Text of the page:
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Chapter 4. Interjections and emotions: The case of gosh
Preprint · March 2019
DOI: 10.1075/pbns.302.04dow
2 authors, including:
Elena Martínez Caro
Complutense University of Madrid
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Light GIVE Constructions in English View project
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Please cite as: In Emotion in Discourse, J.L. Mackenzie & L. Alba-Juez, eds.
John Benjamins (Pragmatics and Beyond New Series 302), 87-112 (March 2019)
Interjections and emotions: the case of gosh
Angela Downing and Elena Martínez Caro
Complutense University of Madrid (Spain)
Interjections in general can be considered linguistic expressions of emotions and attitudes,
constituting complete and self-contained utterances. Though all languages are believed to
have ‘emotive interjections’ (Wierzbicka 1999: 276), the literature on interjections and
emotions has proved to be sparse, while studies on specific interjections are particularly
uncommon. This study investigates the interjection gosh, which we propose to analyze as an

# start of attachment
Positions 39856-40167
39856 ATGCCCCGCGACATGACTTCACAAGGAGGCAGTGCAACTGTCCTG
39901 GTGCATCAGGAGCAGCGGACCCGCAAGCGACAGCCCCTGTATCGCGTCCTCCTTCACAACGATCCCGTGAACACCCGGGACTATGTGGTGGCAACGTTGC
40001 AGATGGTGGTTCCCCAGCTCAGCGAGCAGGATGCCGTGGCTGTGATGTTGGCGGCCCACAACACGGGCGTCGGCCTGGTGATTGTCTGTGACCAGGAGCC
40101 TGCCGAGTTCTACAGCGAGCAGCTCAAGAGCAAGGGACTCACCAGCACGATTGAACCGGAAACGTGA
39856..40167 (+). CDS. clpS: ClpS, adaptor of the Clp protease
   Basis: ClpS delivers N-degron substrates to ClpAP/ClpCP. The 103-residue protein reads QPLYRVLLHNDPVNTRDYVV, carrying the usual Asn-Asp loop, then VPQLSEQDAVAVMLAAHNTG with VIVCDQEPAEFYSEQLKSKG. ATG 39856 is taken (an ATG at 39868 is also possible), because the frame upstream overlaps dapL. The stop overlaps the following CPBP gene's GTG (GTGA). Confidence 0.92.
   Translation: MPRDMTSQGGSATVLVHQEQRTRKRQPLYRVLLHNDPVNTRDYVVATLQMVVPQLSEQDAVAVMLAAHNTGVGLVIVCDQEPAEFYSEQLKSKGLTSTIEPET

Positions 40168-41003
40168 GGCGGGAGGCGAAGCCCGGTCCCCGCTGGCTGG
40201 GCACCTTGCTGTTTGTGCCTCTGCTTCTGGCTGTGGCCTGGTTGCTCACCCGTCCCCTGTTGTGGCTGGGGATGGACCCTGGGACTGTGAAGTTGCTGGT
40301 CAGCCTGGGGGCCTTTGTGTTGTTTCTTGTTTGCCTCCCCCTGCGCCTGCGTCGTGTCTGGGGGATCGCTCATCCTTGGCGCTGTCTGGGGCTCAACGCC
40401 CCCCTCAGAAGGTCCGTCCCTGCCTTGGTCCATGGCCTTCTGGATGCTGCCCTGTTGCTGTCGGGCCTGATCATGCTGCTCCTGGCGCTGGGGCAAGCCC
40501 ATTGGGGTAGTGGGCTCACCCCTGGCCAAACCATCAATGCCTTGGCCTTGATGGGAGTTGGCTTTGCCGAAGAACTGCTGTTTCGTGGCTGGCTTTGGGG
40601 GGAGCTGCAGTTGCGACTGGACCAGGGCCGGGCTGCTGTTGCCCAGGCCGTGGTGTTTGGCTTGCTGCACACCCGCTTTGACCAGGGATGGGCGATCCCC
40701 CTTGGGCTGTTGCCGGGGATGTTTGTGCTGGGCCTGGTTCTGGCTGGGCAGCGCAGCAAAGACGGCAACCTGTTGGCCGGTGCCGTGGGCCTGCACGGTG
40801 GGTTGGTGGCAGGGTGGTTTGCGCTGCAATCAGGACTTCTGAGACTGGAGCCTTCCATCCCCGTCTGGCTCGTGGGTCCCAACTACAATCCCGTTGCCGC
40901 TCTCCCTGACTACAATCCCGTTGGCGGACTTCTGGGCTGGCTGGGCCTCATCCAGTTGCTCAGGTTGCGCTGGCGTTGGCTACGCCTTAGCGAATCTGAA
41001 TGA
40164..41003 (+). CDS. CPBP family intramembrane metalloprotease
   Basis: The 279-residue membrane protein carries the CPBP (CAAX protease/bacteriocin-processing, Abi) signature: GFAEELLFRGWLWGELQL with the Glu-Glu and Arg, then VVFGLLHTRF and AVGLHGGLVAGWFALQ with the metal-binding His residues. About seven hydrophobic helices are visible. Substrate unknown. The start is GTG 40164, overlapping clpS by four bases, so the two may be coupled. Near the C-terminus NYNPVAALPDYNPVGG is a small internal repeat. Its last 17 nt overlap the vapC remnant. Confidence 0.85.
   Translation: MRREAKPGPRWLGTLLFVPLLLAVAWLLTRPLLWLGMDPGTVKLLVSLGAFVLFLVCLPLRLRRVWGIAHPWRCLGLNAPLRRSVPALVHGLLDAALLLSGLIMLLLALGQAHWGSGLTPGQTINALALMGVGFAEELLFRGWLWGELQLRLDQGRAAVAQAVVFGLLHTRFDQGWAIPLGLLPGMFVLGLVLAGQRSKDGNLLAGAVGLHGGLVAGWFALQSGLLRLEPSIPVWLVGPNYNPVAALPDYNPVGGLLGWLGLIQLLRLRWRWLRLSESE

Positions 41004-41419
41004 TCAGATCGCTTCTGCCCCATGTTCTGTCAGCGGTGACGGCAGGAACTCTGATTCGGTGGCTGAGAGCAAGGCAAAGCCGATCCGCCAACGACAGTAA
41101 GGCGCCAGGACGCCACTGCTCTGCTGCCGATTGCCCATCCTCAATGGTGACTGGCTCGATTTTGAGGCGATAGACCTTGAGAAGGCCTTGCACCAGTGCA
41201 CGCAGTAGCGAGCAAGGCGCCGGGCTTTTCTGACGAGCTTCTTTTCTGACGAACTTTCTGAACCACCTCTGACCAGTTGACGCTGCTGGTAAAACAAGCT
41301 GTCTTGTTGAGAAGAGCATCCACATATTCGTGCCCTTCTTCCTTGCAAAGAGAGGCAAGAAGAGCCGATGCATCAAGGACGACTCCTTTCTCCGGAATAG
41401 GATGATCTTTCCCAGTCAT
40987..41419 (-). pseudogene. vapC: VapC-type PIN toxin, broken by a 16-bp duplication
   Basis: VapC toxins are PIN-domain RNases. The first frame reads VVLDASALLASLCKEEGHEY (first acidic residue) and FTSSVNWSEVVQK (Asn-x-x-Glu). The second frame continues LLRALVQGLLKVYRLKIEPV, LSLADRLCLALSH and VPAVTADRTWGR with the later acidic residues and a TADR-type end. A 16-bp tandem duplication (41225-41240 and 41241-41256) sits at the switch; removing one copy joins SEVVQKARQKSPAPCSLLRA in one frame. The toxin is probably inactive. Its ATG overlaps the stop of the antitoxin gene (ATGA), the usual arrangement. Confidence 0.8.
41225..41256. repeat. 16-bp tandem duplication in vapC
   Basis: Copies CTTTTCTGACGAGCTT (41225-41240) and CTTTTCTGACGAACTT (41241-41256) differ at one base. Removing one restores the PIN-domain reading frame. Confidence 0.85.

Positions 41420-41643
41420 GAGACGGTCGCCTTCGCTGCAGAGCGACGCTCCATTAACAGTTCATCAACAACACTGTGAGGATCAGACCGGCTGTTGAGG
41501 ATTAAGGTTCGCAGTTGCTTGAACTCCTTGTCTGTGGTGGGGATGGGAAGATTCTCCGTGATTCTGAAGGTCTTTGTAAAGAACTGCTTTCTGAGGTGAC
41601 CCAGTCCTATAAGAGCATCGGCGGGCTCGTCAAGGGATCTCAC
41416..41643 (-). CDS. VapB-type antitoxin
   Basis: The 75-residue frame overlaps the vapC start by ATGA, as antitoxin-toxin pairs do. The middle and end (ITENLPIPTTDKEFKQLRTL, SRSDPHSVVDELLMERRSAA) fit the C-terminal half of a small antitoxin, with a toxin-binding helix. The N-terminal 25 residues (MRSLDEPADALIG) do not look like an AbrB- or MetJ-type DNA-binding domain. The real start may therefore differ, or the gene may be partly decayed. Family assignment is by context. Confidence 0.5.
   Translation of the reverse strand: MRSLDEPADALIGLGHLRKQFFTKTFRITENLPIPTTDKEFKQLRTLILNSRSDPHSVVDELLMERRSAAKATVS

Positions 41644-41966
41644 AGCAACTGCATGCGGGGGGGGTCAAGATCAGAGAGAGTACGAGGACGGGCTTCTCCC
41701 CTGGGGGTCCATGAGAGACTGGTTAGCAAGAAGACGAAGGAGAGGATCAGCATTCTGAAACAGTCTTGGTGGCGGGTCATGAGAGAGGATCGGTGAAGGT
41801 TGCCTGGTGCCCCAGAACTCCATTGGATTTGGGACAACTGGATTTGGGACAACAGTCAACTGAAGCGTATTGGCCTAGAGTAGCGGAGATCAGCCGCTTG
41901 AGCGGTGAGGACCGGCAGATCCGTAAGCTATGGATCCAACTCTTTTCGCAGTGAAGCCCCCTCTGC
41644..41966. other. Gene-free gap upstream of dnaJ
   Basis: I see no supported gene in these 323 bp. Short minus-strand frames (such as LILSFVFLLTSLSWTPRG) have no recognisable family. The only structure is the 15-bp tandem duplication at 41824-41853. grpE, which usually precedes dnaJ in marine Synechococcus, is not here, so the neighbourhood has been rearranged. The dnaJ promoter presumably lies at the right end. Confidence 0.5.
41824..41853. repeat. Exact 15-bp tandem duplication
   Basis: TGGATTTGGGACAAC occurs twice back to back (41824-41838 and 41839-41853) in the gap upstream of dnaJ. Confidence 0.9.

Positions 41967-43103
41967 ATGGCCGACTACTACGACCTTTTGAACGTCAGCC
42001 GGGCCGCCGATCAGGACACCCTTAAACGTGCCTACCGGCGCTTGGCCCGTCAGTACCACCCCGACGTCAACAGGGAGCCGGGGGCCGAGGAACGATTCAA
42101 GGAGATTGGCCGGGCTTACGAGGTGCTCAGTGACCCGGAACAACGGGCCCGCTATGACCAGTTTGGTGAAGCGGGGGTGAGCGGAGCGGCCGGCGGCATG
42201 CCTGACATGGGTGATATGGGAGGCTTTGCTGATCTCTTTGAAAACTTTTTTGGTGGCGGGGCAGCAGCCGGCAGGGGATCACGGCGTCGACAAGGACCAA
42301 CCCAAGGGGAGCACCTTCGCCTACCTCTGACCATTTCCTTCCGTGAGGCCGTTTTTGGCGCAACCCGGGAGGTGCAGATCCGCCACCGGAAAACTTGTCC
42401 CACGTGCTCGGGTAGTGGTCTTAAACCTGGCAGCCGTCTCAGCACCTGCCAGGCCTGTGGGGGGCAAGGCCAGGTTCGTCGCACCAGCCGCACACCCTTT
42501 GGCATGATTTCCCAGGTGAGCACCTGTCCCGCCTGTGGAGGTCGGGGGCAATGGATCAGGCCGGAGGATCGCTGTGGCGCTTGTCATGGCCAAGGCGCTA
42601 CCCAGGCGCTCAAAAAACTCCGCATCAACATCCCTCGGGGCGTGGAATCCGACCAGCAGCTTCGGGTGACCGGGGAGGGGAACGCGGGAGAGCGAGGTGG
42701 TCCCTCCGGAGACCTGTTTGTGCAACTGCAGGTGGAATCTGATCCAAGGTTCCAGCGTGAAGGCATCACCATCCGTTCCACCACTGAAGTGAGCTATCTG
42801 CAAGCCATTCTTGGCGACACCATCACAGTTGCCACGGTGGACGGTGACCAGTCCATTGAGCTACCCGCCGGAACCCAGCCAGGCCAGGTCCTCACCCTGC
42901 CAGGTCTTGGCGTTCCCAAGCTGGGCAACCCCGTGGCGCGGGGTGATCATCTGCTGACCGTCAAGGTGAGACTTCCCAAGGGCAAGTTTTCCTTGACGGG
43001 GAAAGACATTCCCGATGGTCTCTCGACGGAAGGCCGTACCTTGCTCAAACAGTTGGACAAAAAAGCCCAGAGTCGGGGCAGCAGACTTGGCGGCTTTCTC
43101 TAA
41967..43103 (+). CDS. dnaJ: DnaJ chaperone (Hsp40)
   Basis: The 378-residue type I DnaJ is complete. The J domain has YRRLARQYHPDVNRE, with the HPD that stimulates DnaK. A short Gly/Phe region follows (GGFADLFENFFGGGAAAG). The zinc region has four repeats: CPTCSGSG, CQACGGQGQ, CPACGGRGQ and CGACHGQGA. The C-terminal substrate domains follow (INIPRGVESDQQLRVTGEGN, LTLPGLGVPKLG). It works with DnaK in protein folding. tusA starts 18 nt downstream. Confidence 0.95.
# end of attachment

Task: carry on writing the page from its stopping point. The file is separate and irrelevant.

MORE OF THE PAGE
expletive secondary interjection, originally used in the area of religion as a euphemistic
replacement of ‘God’. The religious connection practically severed, gosh can be revealed as
non-stigmatised and, in general, positively-valued. It is clearly a mild expletive, with a wide
range of emotive, cognitive and discourse-structure uses. By exploring components of the
BNC and COCA corpora this chapter contributes to the study of gosh in terms of further
formal and functional features (position and syntactic peripheral behaviour, discourse role in
conversation, dialogic character) together with possible differences between British and
American English. Looking at the behavior of gosh in our data, we claim that it is an
interjection that functions as a pragmatic marker in present-day English.
Keywords: interjection, euphemistic, pragmatic marker, emotion
Please cite as: In Emotion in Discourse, J.L. Mackenzie & L. Alba-Juez, eds.
John Benjamins (Pragmatics and Beyond New Series 302), 87-112 (March 2019)
Interjections belong to a fairly broad class of items which have been variously defined in